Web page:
Guillaume Leblon

Puits (“Wells”) is a circle made ??of raw earth elements, at the scale of Leblon’s hands. In this work, Guillaume Leblon reclaims the tactility of clay, as a classical material of sculpture, which we can also see in his other works like Raum (2006), National Monument (2006), and Notes (2007). Puits (“Wells”) suggests a universe of the past, like the 700 wells of Mohenjo-daro, the thriving Indus city from the second millennium BC (Pakistan, cf. Link). In the case of Guillaume Leblon, this form is a reminiscencence, as developed by Aby Warburg, whose forms survive and reappear through the ages and places. This work points toward the idea of wells, mimicking their shapes, while questioning their use. This well is not functional and resists to water. Its hole is replaced by a space enclosed with brick. Maybe the well is a metaphor of the opening artist’s studio to the world? The artist introduces a sense of fragility between unstable equilibrium and the threat of collapse.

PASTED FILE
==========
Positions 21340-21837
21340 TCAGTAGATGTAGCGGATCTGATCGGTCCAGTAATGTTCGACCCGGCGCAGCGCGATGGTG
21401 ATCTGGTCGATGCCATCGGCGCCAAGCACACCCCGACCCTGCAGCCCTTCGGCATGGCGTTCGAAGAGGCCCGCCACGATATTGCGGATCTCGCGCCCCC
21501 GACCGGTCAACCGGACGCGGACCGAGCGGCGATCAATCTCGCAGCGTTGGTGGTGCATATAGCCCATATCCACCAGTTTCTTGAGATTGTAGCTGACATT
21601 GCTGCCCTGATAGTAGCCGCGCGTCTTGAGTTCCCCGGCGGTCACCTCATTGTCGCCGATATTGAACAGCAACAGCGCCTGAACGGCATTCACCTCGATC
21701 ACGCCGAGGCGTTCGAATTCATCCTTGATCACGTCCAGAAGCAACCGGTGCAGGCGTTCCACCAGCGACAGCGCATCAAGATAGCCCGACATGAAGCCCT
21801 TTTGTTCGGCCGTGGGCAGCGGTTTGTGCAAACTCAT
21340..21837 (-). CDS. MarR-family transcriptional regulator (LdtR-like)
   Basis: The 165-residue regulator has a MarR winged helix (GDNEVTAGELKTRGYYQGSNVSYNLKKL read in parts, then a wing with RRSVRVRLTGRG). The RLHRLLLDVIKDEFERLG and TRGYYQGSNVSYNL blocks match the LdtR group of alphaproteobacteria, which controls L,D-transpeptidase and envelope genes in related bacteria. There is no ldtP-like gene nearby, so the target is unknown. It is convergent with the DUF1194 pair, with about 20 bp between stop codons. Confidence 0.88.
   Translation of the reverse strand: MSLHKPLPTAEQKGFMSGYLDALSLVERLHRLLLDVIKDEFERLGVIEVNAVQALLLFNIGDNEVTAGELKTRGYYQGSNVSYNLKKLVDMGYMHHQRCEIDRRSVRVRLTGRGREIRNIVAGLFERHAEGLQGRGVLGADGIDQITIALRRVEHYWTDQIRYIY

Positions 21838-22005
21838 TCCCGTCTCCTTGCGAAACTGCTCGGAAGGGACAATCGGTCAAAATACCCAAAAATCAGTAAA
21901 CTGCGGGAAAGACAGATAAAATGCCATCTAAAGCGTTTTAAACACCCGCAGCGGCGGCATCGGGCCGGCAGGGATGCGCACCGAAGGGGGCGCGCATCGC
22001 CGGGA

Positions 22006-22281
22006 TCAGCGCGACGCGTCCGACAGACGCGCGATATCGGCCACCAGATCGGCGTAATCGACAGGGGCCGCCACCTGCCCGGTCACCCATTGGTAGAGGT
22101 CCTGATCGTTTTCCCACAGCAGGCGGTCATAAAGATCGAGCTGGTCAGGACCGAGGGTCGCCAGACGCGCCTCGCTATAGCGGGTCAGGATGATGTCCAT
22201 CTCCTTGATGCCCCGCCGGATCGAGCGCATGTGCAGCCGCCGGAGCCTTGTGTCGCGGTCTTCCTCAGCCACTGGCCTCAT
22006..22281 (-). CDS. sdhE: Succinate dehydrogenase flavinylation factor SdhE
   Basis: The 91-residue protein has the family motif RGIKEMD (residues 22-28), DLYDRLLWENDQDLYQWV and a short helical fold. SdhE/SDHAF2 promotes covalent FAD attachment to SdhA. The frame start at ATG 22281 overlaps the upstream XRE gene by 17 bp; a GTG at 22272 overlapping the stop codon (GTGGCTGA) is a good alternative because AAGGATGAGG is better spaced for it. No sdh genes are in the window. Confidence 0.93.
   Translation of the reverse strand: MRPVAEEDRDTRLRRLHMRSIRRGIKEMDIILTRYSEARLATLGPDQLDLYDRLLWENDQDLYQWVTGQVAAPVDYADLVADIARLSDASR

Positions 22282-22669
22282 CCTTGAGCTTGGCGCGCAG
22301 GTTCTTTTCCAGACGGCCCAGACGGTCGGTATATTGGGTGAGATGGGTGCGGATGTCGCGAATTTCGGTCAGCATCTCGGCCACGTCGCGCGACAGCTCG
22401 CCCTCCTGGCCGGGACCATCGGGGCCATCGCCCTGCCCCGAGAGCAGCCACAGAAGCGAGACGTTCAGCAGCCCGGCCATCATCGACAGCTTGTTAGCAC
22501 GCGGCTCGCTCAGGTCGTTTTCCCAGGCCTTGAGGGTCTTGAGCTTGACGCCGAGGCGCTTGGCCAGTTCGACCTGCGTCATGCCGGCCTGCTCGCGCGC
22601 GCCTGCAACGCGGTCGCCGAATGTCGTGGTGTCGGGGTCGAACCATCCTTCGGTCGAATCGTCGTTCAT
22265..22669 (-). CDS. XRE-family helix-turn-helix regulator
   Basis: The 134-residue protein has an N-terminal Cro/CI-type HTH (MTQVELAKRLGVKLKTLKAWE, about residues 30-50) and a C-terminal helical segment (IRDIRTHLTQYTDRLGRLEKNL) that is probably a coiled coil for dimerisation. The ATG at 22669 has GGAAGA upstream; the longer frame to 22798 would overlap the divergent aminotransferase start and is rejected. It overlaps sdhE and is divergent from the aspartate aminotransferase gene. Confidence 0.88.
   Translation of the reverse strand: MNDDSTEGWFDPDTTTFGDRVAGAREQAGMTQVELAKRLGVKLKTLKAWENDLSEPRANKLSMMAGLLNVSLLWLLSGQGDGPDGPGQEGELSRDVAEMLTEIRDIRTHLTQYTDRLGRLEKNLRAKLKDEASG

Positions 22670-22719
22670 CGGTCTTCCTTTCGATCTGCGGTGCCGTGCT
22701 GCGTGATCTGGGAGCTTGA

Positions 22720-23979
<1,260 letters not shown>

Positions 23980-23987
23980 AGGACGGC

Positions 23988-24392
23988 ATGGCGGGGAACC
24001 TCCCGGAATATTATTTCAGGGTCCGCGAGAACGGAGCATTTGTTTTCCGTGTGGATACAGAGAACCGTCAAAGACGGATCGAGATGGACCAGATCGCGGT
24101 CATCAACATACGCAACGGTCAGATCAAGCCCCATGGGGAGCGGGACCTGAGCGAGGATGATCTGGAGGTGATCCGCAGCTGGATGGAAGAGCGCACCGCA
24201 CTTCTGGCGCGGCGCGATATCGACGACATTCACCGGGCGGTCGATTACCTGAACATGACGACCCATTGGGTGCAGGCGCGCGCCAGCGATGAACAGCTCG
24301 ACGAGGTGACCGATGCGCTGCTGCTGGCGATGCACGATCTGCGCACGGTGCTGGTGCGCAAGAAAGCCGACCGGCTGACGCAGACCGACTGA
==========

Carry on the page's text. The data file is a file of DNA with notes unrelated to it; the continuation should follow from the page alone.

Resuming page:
Guillaume Leblon is a sculptor, who questions the vocabulary of forms – he uses material encompassing  copper alloy of tin and zinc, flows like water, lightning, smoke, and space to express notions of landscape and weightlessness. During an exhibition at Sonsbeek in the Netherlands, Leblon proposed the work "Temps libre" (Free Time) (2001), a jump from three floors of the tallest building in Arnhem. His works function as indices, in form, references or emotions, creating a very special atmosphere which reflects his interest in modernism that he defines as "a total art that includes a real time." In Leblon's work, perception of space by the viewer is often precarious and ambiguous due to subtle alterations.
Guillaume Leblon was born in 1971 in Lille, France. He lives and works in Paris.